App - In Genesis 9:12-16 God made a covenant with man, every living creature, and the generations to come. The sign of His covenant, a rainbow. I am reminded every time I see a rainbow and His throne is decorated with one.

Illus. - Desk decor.

  • What surrounds God’s throne is not condemnation, but a covenant.
  • What surrounds His throne reminds us of who He is, He is a covenant maker, and covenant keeper and covenant fulfiller.
  • Find comfort in Him, in His promises, He has not forgotten and as you hold on, know that He too is holding on.

II. Turn Your Eyes Upon Jesus

  • Surrounding the throne in heaven, John sees twenty-four thrones with twenty-four elders sitting on those thrones. These elders are clothed in white garments, with golden crowns on their heads.
  • Who are these 24 elders? While we cannot be certain as they are not named in this chapter, an assertion can be made that these 24 elders are the patriarchs in the 12 tribes of Israel in the Old Testament and the 12 Apostles in the New Testament.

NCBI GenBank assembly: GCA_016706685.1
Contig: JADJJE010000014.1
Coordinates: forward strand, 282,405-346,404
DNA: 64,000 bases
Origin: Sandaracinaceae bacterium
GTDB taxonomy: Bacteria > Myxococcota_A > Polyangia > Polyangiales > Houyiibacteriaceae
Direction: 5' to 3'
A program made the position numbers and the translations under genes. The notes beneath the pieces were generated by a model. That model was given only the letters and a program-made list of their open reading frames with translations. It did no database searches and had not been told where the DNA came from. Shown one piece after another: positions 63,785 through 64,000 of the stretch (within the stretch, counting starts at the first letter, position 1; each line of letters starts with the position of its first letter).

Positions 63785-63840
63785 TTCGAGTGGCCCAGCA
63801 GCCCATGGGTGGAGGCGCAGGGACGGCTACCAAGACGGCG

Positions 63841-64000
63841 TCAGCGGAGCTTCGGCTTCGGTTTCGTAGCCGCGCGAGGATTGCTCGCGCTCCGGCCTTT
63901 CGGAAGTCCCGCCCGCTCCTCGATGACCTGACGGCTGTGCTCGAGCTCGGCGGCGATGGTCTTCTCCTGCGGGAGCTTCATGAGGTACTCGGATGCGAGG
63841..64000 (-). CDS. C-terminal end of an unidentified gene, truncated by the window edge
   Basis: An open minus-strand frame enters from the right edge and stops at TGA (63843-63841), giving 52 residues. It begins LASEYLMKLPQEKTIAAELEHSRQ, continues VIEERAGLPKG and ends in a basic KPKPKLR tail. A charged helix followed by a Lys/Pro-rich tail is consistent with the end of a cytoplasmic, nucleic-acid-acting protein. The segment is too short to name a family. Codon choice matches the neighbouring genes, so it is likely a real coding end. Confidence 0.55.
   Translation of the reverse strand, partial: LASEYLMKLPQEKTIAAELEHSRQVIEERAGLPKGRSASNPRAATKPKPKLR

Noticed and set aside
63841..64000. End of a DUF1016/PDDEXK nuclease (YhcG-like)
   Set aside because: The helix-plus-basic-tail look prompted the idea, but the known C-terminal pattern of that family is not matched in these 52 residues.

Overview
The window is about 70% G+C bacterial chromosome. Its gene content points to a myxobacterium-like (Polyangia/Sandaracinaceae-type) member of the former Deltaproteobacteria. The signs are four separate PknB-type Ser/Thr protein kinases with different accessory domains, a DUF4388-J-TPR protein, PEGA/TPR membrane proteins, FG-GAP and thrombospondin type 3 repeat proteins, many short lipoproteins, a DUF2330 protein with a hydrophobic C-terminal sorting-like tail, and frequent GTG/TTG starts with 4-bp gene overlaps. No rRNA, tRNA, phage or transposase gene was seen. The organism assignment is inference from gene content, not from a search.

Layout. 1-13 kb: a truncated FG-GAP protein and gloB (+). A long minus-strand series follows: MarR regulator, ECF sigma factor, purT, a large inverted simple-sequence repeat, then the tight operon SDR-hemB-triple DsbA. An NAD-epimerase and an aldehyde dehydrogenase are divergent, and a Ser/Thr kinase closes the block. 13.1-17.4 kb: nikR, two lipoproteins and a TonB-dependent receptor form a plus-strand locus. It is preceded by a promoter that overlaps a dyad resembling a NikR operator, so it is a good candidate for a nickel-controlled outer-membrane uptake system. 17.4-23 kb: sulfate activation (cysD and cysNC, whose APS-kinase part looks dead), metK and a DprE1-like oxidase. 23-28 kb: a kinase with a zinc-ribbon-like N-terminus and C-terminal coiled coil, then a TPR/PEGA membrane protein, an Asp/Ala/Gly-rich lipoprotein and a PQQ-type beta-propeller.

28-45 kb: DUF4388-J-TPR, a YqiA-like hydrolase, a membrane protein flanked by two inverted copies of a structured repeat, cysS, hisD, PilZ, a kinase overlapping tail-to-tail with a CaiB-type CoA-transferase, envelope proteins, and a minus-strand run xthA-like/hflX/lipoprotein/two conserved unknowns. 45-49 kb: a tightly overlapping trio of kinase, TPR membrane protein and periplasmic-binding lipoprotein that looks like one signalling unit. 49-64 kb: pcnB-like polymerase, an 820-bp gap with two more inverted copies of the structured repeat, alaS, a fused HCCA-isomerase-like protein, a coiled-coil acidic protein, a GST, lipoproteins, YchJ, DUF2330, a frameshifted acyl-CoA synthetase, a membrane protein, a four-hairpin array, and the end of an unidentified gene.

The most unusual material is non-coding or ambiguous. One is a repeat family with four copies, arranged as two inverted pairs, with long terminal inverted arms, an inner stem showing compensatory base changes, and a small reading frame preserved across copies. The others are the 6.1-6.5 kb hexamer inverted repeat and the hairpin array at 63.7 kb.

• This representation depicts all the redeemed for all time, both Jews and Gentiles, worshipping our creator.
  • In addition to the elders, there are four living creatures in the center and around the throne.
  • These four living creatures are full of eyes in front and behind. The first creature was like a lion, the second like a calf or an ox, the third had a face like that of a man, and the fourth was like a flying eagle.
  • The four living creatures continually say, “Holy, Holy, Holy is the Lord God Almighty.”
  • The four living creatures are angels that are nothing like anything we can really imagine, but they represent the nature of Jesus Christ and therefore what God wants to see in us.